It sounds like just the kind of technology you will need in the age of renewed interest in space travel. It’s the Interplanetary File System (IPFS), an emerging and evolving technology that rethinks how data is captured, named, stored, secured, retrieved and used.
The first thing you need to know is that it has nothing to do with actual planets, neither in our solar system nor anywhere in the known universe. It’s all still Earth-based.
Its name is actually more descriptive of the way the files would reside in a distributed network of computers, which could be pictured as planets revolving around a centrally located star. The star in this analogy is where we the users would be located.
Why would we need IPFS, and how will 5G play into how organizations consider adopting this new file and data sharing approach that could be described as downright radical?
The roots of IPFS
IPFS, an open-source project, grew out of multiple predecessor technologies such as distributed hash tables, BitTorrent and Git. It was inspired by these technologies to provide an enhanced solution for hypermedia data sharing, the basis for blockchain and hyperledger technologies.
It involves storing data on hundreds or thousands of connected computers, each of which sends you a piece of the information you seek when you need it. No one machine has everything; there are many sources involved in everything you store and share. It is the same decentralized database and data store principle involved in blockchain (with a notable exception that in a Bitcoin blockchain every database is exactly alike, and distributed). The IPFS system was designed to speed things up “between planets” while ensuring security, increasing efficiencies, and maintaining immutability.
It is the polar opposite of centralized client-server models. It dovetails with the hyperledger model that we have talked about before, in which enterprises can safely and securely give access to their key data to those who can use it effectively – supply chain partners, for instance. The data owner enables use of the data without giving it away, ensuring that the data remains immutable and trustworthy.
Where 5G fits in
To understand how 5G will impact or be impacted by IPFS, consider Web 3.0. Also known as the Semantic Web, Web 3.0 would supplant the current internet infrastructure. It is where all data and information would be sorted and stored in highly decentralized ways that make it easy for both humans and computers to use.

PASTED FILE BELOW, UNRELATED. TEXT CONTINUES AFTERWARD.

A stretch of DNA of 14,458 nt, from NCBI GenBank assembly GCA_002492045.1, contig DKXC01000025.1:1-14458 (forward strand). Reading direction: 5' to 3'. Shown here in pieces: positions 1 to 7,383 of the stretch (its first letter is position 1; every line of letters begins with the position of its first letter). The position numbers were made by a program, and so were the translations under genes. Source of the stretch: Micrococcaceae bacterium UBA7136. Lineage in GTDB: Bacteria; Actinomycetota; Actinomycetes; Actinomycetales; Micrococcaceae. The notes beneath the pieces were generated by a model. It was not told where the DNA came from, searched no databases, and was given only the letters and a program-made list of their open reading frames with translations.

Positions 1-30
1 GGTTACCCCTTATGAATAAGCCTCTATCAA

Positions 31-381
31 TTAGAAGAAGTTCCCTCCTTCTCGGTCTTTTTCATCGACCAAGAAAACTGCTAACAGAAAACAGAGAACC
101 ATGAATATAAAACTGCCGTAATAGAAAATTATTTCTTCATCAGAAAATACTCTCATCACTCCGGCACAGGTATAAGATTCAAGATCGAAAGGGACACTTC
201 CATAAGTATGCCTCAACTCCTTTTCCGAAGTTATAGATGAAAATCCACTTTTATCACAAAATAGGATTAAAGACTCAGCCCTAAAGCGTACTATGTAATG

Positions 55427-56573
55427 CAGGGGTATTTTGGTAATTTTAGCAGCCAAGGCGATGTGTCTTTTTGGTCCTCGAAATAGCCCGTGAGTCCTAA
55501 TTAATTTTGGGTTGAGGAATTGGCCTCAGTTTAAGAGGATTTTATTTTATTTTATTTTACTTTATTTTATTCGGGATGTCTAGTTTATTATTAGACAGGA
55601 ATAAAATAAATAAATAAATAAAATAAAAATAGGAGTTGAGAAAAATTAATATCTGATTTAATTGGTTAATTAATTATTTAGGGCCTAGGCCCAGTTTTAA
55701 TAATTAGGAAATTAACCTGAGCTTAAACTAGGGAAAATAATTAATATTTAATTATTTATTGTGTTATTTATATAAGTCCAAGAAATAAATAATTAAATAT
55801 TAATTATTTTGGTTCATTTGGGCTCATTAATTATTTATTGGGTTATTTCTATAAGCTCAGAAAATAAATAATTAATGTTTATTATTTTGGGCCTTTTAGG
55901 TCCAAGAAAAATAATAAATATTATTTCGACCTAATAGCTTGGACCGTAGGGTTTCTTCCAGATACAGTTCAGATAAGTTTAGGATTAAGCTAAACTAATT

This new concept of data, in whatever forms it takes – personal, financial, environmental or something else – will power new economic models that are yet to be fully conceived. Which is also the promise of 5G.
Distributed ledger technology is considered by many the core building block of Web 3.0. In the same way, IPFS allows for distributed storage of data that is immune to altering and forgery.
With an architecture such as this, all of the machines “out there” in the IPFS galaxy must be able to transport their portions of the data to your organization instantly as you need it. If it takes you longer to obtain information than it does with current models, you won’t touch it.
That’s where 5G is so important. It speeds up the velocity at which data is created and moved, offering greater coverage, capacity and speeds.
As with any new technology, many iterations of testing and trials will be required. IPFS is a new concept and one that is undergoing continuous development. The challenges to mass adoption are clear and are being addressed.
Bandwidth requirements, availability, privacy and security are all top of mind as the proponents of IPFS advance it as a critical technology for the future distributed internet, an internet that truly leverages 5G.
At this point, the important thing is to be aware of IPFS and to work on better understanding this as a network-based solution. It’s still a bit early to be thinking about proof of concepts or small-scale trials.
Our advice is to begin your independent research into IPFS and the range of ledger technologies that could streamline the way your business operates, and to work with your service provider to determine ways that IPFS will eventually be of value to you.